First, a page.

Ducati Scrambler vs. Scrambler Ducati
When the Scrambler broke cover, Ducati insisted it wasn’t just a new motorcycle, but a new brand. You’ll notice the bike’s logo places more emphasis on the word “Scrambler” and less on “Ducati” — and the same can be said for the marketing material. Factor in the four variants and telling people about your new bike could turn into a genealogical exercise. (No, it’s not a Ducati Scrambler; it’s a Scrambler Ducati Urban Enduro.)
We asked Arrick Maurice, marketing director of Ducati North America, to explain the labeling rationale. “The motorcycle make is ‘Ducati’ and the model is ‘Scrambler,’” he said. “How one says it is up to the individual.” The decision to emphasize “Scrambler,” he adds, is a reflection of Ducati’s vision for the bike. “It takes a step outside Ducati’s traditionally uncompromising, performance-driven values in a direction that’s more approachable to a broader audience, embodying ideals built around the pure joy of riding motorcycles. The step is big enough to warrant differentiating the Scrambler from the rest of the Ducati lineup. But the heart and soul of the bike is still Ducati, therefore it keeps the Ducati name.”
A stand-alone Web site reinforces the Scrambler as a brand-within-a-brand, and, as Ducati’s least expensive motorcycle, it’ll need to sell in high volume to make its contribution to the corporate bottom-line. Not a problem, according to Ducati. The Multistrada is the marque’s best-selling model in North America, but the Scrambler will eclipse it in sales, claims Ducati.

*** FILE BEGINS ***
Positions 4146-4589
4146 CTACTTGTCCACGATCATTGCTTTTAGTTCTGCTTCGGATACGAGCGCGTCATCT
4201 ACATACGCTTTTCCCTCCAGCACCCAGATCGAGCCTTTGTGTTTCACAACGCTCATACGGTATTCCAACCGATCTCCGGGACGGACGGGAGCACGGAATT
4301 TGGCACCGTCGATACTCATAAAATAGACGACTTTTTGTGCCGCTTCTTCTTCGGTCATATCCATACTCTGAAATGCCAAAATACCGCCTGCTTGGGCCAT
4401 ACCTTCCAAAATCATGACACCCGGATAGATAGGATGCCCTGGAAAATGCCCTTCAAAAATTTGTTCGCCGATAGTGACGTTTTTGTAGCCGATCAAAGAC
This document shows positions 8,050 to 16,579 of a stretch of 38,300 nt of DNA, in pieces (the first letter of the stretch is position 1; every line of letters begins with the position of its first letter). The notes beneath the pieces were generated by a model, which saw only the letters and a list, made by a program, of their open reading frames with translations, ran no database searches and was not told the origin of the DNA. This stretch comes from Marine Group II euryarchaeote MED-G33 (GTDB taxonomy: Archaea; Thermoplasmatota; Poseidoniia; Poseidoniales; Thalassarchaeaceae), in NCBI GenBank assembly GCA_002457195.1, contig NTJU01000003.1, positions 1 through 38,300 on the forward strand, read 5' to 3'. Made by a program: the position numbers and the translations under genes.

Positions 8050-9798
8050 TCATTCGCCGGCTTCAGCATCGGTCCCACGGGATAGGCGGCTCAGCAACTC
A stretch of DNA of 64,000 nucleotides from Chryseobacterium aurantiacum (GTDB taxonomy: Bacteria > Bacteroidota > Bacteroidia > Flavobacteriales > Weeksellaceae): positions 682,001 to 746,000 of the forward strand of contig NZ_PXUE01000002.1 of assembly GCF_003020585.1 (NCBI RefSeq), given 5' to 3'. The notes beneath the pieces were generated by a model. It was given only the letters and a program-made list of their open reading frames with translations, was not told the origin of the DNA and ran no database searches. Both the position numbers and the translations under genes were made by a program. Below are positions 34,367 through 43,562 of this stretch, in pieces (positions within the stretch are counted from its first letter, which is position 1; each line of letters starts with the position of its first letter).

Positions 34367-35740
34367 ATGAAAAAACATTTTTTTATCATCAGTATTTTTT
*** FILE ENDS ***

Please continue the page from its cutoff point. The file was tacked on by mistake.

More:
But who will be buying? “Marketing is focused on an ideal more than a demographic,” says Maurice. “This is a motorcycle for those that are more focused on the journey than the destination. (Sounds like most motorcyclists we know.) This concept resonates well with the millennial generation, but we’re seeing that the appeal is broader than that.” That’s a good thing, since millennials have notoriously tight pockets (figuratively and literally) — most aren’t buying cars or motorcycles.
In addition to being a motorcycle and a sub-brand, Ducati presents the Scrambler as a lifestyle, the mechanical embodiment of joy and freedom — and you can’t have a lifestyle worth living without branded clothing. The Scrambler comes to market with the usual accompaniment of riding gear and helmets, but also with watches, hats, mugs, belts, a lighter and a picnic blanket.
“The Scrambler presents a product and lifestyle that’s fresh, positive, doesn’t take itself too seriously, and is extremely approachable,” says Maurice. “Whether it be new riders or those returning to motorcycling, we’re seeing new faces in dealerships, and that’s very exciting for us and motorcycling in general. Harley-Davidson has done an excellent job of creating motorcyclists over the past decade. I believe the Scrambler can do so in similar fashion for the next generation of motorcyclists.”
If the motorcycle media is to be believed, many of that “next generation” will be so-called hipsters. First off, let’s stop labeling this a hipster bike, because to do so does the Scrambler a disservice. We’re not alone in saying this, but what’s interesting is the number of publications voicing similar pleas while at the same time perpetuating the stereotype. Type “Ducati Scrambler review” into a search engine and you’re sure to see retro leather-clad riders wearing open-faced helmets and sporting horn rimmed sunglasses. Sure, the Scrambler has a certain neo-retro appeal that’s very in right now, but it also has more going for it. And a hipster, by definition, is a person who follows the latest trends and fashions. Today it’s beards and plaid shirts. Tomorrow, who knows? Has the hipster hype been positive or negative? “I consider all the talk surrounding the bike positive,” Maurice said. “The industry is buzzing about a new product that’s bringing people to motorcycling, and that’s a great thing, regardless of how tight anyone’s jeans are.”